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It is evident the estimated value of the carcass of the long-horned is too high: the kylo sells id. per Ib. at least dearer. The original weight gives the result of profit, which is little short of the kylo; when there is no comparison in offal to carcass. The long-horned consumed a greater weight of food in 100 days, than the kylo did in 140.
The progress of the experiments created that degree of interest that made me anxious to proceed further: in consequence of which, I caused six very moderate three-years-old Highlanders to be tied up, the 27th of June, and fed them for the greatest part of the time "with grass, cut from hedges, plantations, and walks, considered of little if any value. This experiment is highly satisfactory;—how much food of this kind does every farmer waste! and which is worse, suffers it to seed and multiply weeds! My first object in cutting my hedges was, to destroy weeds: the appropriation of a great deal of the worst grass to any beneficial purpose, was an afterthought. For the last month they have been fed with carrot and turnip-tops. I had no straw to spare, yet they have maintained their condition: one that appears to have failed took the soremouth, but has killed extremely well.'
. Whatever difference of opinion may arise as to the mode of calculation and the dates assumed, I conceive the advantages of soiling to be so apparent that no one can question them, either as applied to feeding horses, milch-cows, or to fattening. The communications received from various quarters fully prove the rapid progress it has already made. The benefits that will result from soiling to the general state of cultivation, will be greater than I should think it prudent to state (under all the indulgences I might expect) to the full extent of my opinion.
In concluding the labours of the year, I feel fully justified in anticipating the most rapid improvements in the agriculture of the county. To alter opinions, and to effect a change in habits and practice, are tasks of infinite difficulty: but the moment men are disposed to be convinced,, the change is-rapid beyond belief; such I believe to be the state of the public mind, as far as I can judge. May every thing which can tend to the general and individual happiness of the county have a prosperous issue.
The following abstracts for eight years, will shew the progressive improvement in the produce of the Schoose Farm. The accounts are posted every fortnight in. the same manner, so that the result of the whole operations are brought into one point of view.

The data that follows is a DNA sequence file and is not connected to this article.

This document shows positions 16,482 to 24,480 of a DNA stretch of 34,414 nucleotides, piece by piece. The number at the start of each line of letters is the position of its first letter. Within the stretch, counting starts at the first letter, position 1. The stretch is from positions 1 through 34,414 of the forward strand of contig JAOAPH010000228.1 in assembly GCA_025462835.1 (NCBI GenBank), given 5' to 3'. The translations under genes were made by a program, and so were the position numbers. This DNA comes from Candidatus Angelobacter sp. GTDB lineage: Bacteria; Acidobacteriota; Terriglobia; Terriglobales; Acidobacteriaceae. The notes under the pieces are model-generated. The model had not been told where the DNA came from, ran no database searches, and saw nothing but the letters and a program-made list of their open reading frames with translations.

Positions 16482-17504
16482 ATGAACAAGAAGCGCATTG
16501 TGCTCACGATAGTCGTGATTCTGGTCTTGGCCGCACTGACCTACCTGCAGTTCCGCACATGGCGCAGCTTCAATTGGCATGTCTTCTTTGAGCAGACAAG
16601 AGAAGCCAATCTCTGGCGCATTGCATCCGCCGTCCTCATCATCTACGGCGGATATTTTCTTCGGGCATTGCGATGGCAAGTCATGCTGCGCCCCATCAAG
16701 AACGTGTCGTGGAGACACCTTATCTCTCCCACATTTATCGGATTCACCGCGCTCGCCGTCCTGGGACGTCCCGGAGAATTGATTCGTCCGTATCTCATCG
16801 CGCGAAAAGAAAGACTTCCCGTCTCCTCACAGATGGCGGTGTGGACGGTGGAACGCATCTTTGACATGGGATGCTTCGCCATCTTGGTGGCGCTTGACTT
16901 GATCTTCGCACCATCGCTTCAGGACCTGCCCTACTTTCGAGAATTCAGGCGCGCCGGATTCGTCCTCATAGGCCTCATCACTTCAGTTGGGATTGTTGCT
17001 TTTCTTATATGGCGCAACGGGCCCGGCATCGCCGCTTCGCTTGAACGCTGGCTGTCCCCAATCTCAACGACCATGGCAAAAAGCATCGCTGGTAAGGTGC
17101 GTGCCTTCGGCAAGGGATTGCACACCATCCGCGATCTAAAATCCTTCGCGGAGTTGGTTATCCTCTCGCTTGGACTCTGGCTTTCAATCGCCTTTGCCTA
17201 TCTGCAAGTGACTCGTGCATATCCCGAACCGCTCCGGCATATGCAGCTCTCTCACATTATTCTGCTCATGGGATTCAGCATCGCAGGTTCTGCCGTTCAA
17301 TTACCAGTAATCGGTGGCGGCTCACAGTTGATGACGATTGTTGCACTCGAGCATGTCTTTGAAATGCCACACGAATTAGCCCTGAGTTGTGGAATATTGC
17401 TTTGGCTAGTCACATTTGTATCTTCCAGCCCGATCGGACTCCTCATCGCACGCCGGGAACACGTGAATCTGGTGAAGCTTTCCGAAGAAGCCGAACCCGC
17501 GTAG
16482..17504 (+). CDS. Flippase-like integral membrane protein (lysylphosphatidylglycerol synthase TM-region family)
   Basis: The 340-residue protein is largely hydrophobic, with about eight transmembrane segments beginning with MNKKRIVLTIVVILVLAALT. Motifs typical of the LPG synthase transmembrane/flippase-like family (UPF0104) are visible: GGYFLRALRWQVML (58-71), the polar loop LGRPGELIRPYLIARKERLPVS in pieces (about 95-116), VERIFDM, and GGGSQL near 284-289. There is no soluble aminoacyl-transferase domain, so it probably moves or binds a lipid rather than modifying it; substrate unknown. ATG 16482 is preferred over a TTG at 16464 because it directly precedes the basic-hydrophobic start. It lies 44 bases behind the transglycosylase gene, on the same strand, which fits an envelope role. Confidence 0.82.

Large as the produce may appear from 520 acres, I think.it may still be greatly augmented,
To what extent the rotation of crops may be carried where manure is to be procured, has not, I conceive, been hitherto ascertained by any thing which has yet been done in any part of the kingdom. I cannot see the extensive pastures which surround London and other great towns, without lamenting they are not turned to better account. These are situations where garden husbandry ought to be carried to its utmost perfection; which would augment the produce seven fold at least beyond what it is, and give employment to a number of additional hands. The best example of this is to be seen near Biggleswade.
Workington-Hall, Jan. 1S08;
It appears from the accounts of the years 1800 and 1801, there is an extraordinary difference in their produce, which may in some measure be accounted for in the fluctuation of the price of grain. Oats were in a great measure bought in the year 1800, at a very high price; and valued to the farm, at the commencement of J 801, at 24*. the bushel, and not worth at the end of it more than 10s. per bushel; other grain in proportion. Hay was this year (1801) also a very failing crop, and said to be 300 tons short of what an average year would have produced. Some items, to the amount of 1 IS tons, had not been put into the stock. I am, honoured Sir,
Your obedient servant,
Workington, Dec. 30, IS0?.'
Schoose SCHOOSE FARM ACCOUNTS.
The following farm accounts of the Schoose are unavoidably blended with work done for the collieries, so that they afford no fair data to judge what would be the profits of the arm under other circumstances. They exhibit, however, a faithful account of the produce, the increase of which is striking. Taxes of all kinds amount to 150/. per annum. Great and most essential improvements have been made," leaving at the same time from one to two rents—from this the taxes must be taken; and likewise a farther reduction for the interest upon buildings, which are upon a larger scale than are necessary. In this part of my management I should not recommend others to follow my example. The Flemish system of farming will require more conveniences for feeding cattle than the present mode. Truth has in all instances, been the object I have strictly aimed at—and I trust I have in no instance shrunk from the disclosure of it, though it might be at the 'expense of self-condemnation. The accounts are vouched by my agent as they pass through my office,, without my having any interference with thejn, so fearful have I been of deceiving myself.